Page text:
I try not to gripe about things too often, preferring to concentrate on human interest stories that might at least offer in a glimpse of light amongst the grimness of the world we live in today. But I’m not a saint and although I tend to steer well clear of much political comment (I’ll leave that in the capable hands of all you other Sluggerites), I do eventually reach a point where I’ve had enough and yes, need to get it off my chest.
The story first: Last weekend I returned to Ireland from a visit to the Middle East. In itself, travelling is not for the faint-hearted at the moment, especially for someone like me with questionable technical skills, but that’s a story for another day. You would think though, that the process of catching a coach from Dublin airport to Belfast would be the easy part. Well, no actually. In brief: there were dozens and dozens of folk waiting at the bus stop in the freezing cold for coaches that never came/nobody from Translink was there at any time to offer information as to what the problem was/nobody could nip in to buy a takeaway coffee in case the coach suddenly arrived/young children were standing absolutely foundered for hours on end/when a coach finally arrived the situation had become incredibly tense as people with their on-line bookings vied for the attention of the poor bus driver/ two guys beside me squared up to each other and were so aggressive that it was actually very scary/the luggage area in the bowels of the coach resembled a rubbish dump. The thing is – this was not a one-off as I had experienced similar scenarios before on returning to Dublin airport from abroad and many friends have since related similar or worse tales. So, in an effort to salvage some positivity from this depressing scenario, I’d like to offer a few suggestions that I hope Translink will take on board (literally).
First of all, if you really want people to have a good first impression during their visit to a place they have only heard great things about, then you need to have a system that is not only user- friendly and welcoming, but also expeditious and efficient. None of these things are happening at the moment, in my opinion. It needs to start with an easily navigated website and carry all the way through to destination’s end, although I have to admit that once you’re actually on the coach, the journey is smooth and the drivers courteous, capable and skilful.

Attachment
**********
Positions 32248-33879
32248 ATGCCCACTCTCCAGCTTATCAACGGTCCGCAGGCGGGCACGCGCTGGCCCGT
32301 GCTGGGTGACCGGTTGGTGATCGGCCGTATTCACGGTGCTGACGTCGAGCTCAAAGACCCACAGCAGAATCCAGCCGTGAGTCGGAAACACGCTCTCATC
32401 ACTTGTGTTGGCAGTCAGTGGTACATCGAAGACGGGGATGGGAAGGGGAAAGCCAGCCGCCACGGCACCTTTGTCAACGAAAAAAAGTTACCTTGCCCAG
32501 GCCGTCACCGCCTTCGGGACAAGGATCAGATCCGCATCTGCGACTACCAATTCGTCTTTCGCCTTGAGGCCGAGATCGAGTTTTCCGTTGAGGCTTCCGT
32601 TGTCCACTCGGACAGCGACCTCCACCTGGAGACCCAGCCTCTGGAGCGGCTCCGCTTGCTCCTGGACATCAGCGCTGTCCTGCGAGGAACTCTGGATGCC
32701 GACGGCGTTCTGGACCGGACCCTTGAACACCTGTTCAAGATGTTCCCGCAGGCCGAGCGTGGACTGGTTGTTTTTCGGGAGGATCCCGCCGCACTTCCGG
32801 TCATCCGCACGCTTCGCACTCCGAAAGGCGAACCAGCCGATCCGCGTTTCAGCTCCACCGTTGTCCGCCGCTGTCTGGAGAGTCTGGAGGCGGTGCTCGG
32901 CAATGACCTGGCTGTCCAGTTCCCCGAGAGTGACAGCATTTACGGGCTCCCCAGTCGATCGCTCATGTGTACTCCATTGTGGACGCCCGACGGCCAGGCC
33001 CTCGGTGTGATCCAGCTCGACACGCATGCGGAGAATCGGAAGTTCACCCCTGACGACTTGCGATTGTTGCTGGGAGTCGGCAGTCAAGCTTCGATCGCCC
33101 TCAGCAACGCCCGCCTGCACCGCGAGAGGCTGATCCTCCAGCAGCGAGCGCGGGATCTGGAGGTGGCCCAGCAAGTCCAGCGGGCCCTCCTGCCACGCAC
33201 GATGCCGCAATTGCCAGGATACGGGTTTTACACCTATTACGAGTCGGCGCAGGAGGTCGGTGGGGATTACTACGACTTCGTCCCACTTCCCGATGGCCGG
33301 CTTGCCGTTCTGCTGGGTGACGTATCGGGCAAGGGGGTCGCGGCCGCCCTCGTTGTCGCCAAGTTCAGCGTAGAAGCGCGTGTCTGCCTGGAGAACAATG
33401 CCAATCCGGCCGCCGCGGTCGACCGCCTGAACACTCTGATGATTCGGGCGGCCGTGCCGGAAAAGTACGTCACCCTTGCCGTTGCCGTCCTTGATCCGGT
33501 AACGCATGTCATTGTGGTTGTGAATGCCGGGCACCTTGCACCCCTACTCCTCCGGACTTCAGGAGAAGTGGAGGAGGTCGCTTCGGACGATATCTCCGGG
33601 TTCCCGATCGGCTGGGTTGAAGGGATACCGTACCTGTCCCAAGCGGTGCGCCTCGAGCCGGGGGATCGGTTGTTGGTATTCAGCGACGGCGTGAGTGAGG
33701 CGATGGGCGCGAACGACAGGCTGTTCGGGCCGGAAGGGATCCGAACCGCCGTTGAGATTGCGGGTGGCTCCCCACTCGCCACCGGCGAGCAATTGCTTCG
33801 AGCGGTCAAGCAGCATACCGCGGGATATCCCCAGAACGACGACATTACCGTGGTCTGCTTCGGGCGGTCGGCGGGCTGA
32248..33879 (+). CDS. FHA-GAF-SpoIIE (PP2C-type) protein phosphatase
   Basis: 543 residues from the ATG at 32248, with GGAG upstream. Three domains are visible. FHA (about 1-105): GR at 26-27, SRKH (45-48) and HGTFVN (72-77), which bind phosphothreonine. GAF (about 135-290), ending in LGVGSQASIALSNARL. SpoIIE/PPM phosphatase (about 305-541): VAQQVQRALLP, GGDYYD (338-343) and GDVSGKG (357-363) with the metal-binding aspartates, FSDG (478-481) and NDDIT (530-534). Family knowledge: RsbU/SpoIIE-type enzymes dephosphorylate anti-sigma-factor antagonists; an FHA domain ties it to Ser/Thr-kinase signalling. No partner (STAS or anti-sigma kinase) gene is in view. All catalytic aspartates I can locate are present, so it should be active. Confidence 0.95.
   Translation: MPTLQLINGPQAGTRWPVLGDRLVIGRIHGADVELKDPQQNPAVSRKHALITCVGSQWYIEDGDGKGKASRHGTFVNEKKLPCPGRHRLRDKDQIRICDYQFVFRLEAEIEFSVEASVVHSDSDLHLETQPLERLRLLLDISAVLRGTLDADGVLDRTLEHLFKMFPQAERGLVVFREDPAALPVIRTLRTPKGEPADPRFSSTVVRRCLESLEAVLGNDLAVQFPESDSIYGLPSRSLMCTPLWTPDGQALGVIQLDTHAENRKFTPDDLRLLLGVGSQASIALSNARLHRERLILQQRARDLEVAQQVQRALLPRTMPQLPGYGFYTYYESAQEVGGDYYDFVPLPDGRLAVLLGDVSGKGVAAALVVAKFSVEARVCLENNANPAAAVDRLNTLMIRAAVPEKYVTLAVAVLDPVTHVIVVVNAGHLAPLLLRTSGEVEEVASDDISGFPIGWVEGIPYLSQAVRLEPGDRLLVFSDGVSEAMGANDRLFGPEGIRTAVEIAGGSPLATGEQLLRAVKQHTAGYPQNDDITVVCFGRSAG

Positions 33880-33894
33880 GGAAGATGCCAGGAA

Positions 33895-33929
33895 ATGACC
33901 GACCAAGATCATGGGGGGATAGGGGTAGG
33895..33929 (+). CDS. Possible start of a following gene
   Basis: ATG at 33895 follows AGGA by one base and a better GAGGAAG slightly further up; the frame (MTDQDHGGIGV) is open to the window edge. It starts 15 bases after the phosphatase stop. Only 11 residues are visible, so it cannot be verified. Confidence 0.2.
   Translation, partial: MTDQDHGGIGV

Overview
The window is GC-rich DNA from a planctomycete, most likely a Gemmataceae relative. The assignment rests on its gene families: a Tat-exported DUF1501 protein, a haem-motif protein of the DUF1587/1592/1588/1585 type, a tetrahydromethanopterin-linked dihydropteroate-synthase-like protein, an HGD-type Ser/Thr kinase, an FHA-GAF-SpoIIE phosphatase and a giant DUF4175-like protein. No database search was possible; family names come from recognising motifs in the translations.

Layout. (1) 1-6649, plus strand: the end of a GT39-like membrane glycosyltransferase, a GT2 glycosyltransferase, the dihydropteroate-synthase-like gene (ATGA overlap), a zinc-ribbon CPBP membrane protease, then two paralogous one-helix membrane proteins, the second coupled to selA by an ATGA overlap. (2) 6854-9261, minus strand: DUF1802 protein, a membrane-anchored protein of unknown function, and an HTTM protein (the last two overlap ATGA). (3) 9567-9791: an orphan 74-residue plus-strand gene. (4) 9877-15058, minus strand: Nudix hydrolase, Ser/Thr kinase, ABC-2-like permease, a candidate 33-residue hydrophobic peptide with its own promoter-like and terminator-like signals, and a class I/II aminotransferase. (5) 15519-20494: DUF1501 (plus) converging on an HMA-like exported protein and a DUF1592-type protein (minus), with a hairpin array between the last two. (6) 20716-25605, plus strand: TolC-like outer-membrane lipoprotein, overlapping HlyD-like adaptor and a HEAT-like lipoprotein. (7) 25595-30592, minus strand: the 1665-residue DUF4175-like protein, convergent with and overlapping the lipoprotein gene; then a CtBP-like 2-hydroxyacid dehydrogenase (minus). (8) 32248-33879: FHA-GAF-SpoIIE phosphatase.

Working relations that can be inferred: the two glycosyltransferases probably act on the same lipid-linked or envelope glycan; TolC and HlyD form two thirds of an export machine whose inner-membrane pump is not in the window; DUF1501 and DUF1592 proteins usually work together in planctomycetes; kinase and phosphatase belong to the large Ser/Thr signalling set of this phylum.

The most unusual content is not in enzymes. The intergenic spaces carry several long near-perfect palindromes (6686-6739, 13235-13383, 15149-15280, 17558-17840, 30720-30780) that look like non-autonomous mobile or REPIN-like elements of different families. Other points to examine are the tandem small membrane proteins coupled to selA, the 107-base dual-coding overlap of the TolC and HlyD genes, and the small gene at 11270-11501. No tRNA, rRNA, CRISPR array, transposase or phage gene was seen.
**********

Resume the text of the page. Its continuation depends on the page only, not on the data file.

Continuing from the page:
Secondly, you absolutely need more signage in the arrivals terminal. The way it is (or isn’t) at the moment is lamentably lacking in clear directions for first time arrivals into the country, specifically for bus connections to the north.
Thirdly, please build yourselves a decent shelter where more than four people can at least protect themselves from the vagaries of Irish weather which, even in the summer time, can be wet, windy and cold. My garden shed would offer more shelter than what exists in the bus station at the present time.
Next, display information about delays or cancellations in a clear and obvious way where your passengers can avail of them. It’s the very least you can do for folk who have purchased bone fide tickets and have trusted in the efficiency of your service. Either that or ensure that you have a Translink employee on the ground who can explain any delays or cancellations as they occur. It is worth remembering that most folk will put up with a lot as long as they are kept informed and it is the not-knowing (anything!) that often brings the worst out in people.
I’ve tried to be kind and not make this sound like some sort of personal rant but really Translink, you can do better. The system as it stands for passengers arriving in Dublin and heading north, is woefully inadequate. The poor coach driver who arrived to face the posse of angry, frozen and bewildered passengers last Saturday deserves a medal but he shouldn’t have been put in that volatile situation in the first place. So please, Translink, get your act together. Visitors may be arriving in Ireland in the hope of finding the kingdom of Westeros, but not when they’ve just got off the plane.
Lynda Tavakoli’s poetry and prose are widely published.